How Is Espresso Made?
Espresso’s flavor is far different than other brew methods. It’s why many people think espresso beans are different than regular coffee beans, but espresso flavor is due to the brewing.
Espresso is made with espresso machines. What separates an espresso machine is its ability to generate nine bars of pressure to push water through grounds. The pressure makes the difference in espresso. Nine bars of pressure equates to 130 pounds per square inch (psi), which is a serious amount of pressure. Bike tires use 60 psi and car tires use 35 psi. Nine bars of pressure is equivalent to 245 kilograms (540 pounds) of weight on the espresso puck. That’s the weight of three espresso machines!
Espresso machines use a 1:2 coffee-to-water ratio, which is much more concentrated than the 1:15 ratio for regular coffee. The coffee grounds are finely ground and tamped down in a portafilter for an espresso machine. The espresso machine brews a shot in 30 seconds by squeezing hot water through the portafilter with nine bars of pressure.
There are cheap steam machines that retail for over $100, but they do not make consistent espresso. A quality espresso machine costs several hundred dollars and is worth the investment to make delightful espresso every morning.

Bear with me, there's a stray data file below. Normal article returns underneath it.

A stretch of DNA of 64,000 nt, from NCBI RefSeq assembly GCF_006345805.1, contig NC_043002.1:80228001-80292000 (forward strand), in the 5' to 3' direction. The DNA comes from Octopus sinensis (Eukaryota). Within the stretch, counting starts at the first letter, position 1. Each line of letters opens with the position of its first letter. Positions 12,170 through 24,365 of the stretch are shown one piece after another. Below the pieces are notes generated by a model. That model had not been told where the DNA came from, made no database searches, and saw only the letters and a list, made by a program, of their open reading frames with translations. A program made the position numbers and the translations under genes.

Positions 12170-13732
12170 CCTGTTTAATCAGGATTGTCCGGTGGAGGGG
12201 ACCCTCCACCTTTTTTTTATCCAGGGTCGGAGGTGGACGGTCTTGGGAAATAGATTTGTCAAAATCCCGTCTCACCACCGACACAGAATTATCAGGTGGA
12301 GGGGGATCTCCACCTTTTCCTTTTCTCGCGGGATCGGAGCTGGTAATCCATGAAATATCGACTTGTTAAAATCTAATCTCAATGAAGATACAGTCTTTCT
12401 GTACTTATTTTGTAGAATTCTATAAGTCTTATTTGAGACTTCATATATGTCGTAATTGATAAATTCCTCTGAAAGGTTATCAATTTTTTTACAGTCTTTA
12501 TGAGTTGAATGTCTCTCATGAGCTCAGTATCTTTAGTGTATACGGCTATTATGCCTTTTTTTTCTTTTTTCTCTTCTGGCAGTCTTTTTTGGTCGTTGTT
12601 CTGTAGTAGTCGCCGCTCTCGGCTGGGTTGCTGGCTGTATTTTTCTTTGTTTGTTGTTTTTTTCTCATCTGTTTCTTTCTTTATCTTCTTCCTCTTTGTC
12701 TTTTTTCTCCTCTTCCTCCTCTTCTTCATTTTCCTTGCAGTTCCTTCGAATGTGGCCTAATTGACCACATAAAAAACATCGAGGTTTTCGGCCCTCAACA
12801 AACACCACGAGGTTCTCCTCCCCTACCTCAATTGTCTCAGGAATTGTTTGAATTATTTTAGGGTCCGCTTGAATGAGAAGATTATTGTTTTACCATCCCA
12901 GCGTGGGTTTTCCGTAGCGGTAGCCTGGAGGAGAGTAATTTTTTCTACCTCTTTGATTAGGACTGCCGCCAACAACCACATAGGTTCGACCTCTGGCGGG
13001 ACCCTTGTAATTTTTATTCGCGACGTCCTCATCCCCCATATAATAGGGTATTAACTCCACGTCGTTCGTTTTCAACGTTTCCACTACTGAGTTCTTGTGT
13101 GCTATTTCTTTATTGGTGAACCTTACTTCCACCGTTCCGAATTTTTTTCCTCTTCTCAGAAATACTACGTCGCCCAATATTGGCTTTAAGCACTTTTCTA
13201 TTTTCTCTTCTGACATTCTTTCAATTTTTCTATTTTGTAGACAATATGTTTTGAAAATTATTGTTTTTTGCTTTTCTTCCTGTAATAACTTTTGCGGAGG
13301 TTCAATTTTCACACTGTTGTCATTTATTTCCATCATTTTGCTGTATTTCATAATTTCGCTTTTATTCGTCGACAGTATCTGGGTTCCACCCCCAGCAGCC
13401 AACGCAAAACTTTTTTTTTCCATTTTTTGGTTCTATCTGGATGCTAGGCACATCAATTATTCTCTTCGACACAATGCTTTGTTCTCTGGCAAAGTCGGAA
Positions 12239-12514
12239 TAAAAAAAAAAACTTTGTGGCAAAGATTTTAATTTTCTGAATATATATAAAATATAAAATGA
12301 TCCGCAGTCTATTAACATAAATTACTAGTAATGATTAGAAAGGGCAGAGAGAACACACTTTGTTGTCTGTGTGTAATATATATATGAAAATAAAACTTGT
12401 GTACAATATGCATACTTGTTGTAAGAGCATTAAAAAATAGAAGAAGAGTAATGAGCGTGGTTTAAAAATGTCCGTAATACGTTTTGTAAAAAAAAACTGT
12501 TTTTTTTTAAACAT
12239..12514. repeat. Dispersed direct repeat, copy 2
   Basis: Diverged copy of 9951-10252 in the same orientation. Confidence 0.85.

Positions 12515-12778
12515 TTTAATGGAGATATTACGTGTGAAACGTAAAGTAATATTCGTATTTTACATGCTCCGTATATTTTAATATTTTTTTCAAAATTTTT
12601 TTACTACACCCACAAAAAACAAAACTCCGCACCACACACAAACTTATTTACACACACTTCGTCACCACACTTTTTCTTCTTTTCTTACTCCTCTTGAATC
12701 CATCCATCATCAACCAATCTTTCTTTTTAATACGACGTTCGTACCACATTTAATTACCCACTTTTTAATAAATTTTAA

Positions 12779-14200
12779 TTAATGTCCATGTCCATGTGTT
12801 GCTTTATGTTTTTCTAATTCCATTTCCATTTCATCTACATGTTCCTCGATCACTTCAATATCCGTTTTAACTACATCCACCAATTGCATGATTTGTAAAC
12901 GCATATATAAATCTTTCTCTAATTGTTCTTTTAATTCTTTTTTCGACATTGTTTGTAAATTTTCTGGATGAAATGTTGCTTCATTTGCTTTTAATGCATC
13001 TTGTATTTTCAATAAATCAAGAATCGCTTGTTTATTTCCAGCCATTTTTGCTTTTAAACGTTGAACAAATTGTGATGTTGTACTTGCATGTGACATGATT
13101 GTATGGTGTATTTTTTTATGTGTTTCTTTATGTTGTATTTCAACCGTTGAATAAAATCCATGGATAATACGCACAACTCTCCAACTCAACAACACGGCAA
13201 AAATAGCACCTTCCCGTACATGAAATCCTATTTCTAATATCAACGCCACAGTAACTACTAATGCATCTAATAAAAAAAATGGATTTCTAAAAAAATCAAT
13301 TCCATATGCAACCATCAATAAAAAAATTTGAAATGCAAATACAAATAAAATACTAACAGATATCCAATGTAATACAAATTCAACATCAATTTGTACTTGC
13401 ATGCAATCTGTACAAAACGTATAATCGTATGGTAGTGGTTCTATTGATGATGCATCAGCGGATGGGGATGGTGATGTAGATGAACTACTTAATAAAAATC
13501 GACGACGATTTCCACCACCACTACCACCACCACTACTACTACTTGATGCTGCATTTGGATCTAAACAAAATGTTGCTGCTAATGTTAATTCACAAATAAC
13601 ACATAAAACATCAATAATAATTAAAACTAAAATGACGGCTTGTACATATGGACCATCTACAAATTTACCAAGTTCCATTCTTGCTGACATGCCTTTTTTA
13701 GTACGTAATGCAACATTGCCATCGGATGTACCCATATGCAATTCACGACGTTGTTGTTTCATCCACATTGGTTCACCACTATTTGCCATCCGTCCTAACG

There are other ways to make an espresso without spending a small vacation budget on a machine. Manual espresso machines use a hand pump, and an AeroPress can make espresso-like coffee.
While the machine is the most component of making espresso, there are two other important things to know: roast and grind.
Espresso is typically made with dark roast beans. Beans become a dark roast when the beans have cracked twice, which usually requires 230 degrees Celsius (~450 degrees Fahrenheit). The roast removes most of the acidity and releases trapped gas.
Light and medium roasts can be used for espresso. Be warned lighter roasts are more acidic and can be overpowering in espresso. The hot water extracts light coffee compounds (including acidic flavors) first. Espresso brews fast so acidity and sweet flavors notes will be prevalent. Dark roasts have a well-rounded flavor in espresso.
Espresso always uses finely ground coffee beans. Espresso has the finest grind size of any brew method except for Turkish coffee. The fine grind exposes more surface area for the hot water to extract espresso flavor in 30 seconds or less.
There is such a thing as too fine of a grind for espresso. Extra fine coffee will clog the portafilter and the espresso will flow out at a glacial pace. It’ll take over 30 seconds to fill a one-ounce shot and the espresso will be over-extracted leading to a bitter flavor.